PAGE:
Saturday, January 23, 2010

Popcorn Procurement

We like popcorn. Nay, we love popcorn. Trouble is, store bought micro-bag popcorn isn't anything to write home about. It isn't anything to write about anywhere, even here. Dispell the myth that you can't get inexpensive curl-you-toes scrumptious popped snacks in your own home without a lot of fuss. I guarentee with a little patience you can make the worlds best corn in your kitchen for under a buck a bucket and less than 10 minutes. You'll never buy it premade or ready to pop in a bag again.

First off you need something other than a microwave to pop your corn. We have both an air popper and a Whirly popper. You can also use a pot on the stove but I don't know how to do that...yet.

We stuck with the air popper for a long while as it was our first out of the bag experience popping corn. We didn't even mind dodging the nuclear hot kernel missles of the afterpops. The boxed bags of corn abruptly stopped finding their way in the house. I think I actually gave the last of it to our neighbor.

A few weeks ago I picked up the Whirly pop at Northern Tool for $8.50 on sale. Then a week later found one for $2 at the thrift store. They're out there. Cheap. Ask around someone probably got one for a holiday gift and hates it. They don't know what they're missing. I wanted this because it can be used without electricity. I'm looking at getting natural gas or propane in the farm house and want to use it during power outages. It can also be used in an RV or camping! I haven't used the air popper since.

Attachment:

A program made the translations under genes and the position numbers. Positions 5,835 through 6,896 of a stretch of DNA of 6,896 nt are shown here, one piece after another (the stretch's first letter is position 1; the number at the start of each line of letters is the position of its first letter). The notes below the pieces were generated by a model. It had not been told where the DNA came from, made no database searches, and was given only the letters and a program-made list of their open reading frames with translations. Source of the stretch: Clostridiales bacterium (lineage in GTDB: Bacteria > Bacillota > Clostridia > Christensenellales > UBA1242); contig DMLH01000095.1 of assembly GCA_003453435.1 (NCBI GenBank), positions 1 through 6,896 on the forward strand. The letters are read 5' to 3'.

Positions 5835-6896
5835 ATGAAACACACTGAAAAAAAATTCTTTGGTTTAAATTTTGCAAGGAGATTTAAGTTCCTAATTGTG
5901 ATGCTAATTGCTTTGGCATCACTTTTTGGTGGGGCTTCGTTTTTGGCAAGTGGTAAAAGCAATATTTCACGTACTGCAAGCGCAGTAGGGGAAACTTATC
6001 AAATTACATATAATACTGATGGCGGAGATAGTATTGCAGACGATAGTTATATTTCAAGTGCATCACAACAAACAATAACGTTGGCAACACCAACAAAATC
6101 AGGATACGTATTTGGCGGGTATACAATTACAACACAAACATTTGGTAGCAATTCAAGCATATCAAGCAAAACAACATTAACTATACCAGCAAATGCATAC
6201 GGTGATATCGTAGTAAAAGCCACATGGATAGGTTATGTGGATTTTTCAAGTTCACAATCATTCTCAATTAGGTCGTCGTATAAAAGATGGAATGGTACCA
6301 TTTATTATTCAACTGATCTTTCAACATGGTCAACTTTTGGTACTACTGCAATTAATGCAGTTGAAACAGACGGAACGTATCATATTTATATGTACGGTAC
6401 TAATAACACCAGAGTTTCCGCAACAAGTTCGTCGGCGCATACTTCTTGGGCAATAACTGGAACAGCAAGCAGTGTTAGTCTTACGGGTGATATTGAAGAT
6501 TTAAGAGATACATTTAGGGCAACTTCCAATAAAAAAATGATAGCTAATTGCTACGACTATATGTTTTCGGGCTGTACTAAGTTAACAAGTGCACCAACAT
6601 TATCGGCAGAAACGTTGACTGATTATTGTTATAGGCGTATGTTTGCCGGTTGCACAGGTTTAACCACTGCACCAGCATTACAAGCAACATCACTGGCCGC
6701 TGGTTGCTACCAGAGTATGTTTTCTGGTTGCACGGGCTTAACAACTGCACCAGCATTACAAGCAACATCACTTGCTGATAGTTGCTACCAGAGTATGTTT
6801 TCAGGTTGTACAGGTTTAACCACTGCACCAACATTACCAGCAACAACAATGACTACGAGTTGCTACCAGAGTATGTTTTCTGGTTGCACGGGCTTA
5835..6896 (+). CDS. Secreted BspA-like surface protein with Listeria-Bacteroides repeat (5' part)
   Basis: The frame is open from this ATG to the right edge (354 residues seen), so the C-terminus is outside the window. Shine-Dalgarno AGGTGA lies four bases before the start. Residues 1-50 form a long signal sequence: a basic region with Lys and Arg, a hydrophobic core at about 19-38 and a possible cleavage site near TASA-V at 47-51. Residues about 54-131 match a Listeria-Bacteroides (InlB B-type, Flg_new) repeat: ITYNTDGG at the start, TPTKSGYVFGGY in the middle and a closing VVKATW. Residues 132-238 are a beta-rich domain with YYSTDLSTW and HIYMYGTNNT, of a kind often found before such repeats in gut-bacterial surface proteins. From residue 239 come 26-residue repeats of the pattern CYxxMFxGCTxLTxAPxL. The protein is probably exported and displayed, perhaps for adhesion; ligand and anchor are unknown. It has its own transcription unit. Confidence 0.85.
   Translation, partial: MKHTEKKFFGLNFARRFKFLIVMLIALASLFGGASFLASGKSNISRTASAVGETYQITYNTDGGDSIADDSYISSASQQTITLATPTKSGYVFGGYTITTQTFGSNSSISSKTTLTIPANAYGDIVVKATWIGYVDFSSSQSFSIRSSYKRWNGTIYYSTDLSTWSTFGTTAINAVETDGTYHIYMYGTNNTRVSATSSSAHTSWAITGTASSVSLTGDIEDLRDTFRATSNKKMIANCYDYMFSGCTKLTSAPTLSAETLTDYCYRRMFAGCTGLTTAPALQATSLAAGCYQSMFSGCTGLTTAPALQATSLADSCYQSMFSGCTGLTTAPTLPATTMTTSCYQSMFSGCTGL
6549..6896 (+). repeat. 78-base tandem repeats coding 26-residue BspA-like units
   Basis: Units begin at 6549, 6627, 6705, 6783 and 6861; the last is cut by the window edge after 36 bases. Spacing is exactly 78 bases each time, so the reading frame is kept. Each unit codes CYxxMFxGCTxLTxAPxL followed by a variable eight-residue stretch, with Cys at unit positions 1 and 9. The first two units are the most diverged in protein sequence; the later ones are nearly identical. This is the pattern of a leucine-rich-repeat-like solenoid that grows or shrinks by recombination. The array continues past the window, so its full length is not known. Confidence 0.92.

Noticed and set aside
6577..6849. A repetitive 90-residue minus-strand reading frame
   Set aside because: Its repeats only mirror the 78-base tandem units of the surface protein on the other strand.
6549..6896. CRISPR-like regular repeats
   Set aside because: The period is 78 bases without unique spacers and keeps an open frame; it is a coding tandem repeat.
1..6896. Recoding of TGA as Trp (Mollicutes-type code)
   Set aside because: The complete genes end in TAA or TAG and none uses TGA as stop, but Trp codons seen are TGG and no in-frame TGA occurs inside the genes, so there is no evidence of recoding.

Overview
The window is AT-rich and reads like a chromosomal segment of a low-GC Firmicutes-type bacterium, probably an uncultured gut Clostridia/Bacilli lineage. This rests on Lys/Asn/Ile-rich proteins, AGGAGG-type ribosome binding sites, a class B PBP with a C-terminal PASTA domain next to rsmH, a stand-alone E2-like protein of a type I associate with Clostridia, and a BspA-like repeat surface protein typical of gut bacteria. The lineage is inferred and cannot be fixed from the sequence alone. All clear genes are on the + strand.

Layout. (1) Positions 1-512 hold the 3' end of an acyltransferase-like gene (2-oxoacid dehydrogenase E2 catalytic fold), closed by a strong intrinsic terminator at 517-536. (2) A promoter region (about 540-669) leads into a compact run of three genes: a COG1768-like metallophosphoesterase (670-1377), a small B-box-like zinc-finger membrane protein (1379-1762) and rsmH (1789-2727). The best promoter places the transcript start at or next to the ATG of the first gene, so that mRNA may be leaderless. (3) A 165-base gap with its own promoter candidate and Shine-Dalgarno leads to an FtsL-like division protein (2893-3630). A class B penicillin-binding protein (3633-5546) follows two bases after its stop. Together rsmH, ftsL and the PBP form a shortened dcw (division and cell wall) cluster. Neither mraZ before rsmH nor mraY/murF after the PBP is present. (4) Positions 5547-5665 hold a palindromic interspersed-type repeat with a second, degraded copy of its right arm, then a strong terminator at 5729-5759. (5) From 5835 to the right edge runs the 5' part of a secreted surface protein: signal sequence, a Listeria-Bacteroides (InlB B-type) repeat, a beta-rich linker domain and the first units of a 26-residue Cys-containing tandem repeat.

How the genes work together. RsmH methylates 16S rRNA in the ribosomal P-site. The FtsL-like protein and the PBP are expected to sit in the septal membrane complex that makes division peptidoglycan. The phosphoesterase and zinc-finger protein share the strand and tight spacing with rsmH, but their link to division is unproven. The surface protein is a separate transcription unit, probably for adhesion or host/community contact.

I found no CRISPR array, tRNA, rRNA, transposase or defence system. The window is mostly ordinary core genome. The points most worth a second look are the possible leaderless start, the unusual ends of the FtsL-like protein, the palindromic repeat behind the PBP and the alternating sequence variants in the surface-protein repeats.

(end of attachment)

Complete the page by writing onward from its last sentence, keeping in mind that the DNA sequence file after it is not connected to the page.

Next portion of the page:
For popping corn I prefer this brand off Amazon. The corn has a nutty flavor but it's light. It also has few old maid kernels left when it's all said and done. Experiment with brands and flavors and find what you like. There is so much more to popcorn than the plain flavorless white corn used in those silly little bags.
The top is a full batch, about 6 cups of popped corn, made in the Whirly Pop with 2tbs Olive Oil. I added 2Tbs salted butter, melted. Tossed it up to coat and then generously sprinkled with Nutritional Yeast. It gives it a nutty/cheesy taste which is uber-yummy.
The bottom photo is homemade kettle corn. The difference between Kettle and Caramel popcorn is basically the addition of salt. Kettle corn is sweet and salt. Caramel is just sweet (but by no means any less yummy!)

To make Kettle corn heat 1/3 cup brown sugar with 2tbs oil and 2tbs water to boiling. Stir and let it boil for 3 minutes. Make sure the corn is already popped because it hardens when it cools. Pour over the popcorn and stir with a wooden spoon to coat. Remember to sprinkle the salt on while you're stirring! I use coarse Sea Salt instead of regular table salt. To me it has a shaper salt flavor plus some added minerals.

I've tried out coconut oil, olive oil -both light and dark- and vegetable oil in the Whirly. I prefer the dark Olive Oil. Basically, any oil will work and will slightly lend it's flavor to the popped corn.

So, go forth ye corny fool and fire up the poppers!

1 comment:

sproutingflowers said...

Yum, popcorn! My grandpa grows popcorn, so we are always well-supplied with at least two varieties. My dad pops up three of those big commercial tins full at a time over at his house using a stir crazy-type popper. I use a hot air popper to make a double batch at a summer, we have poporn, apple slices and chunks of out favorite cheese for supper on the hottest days.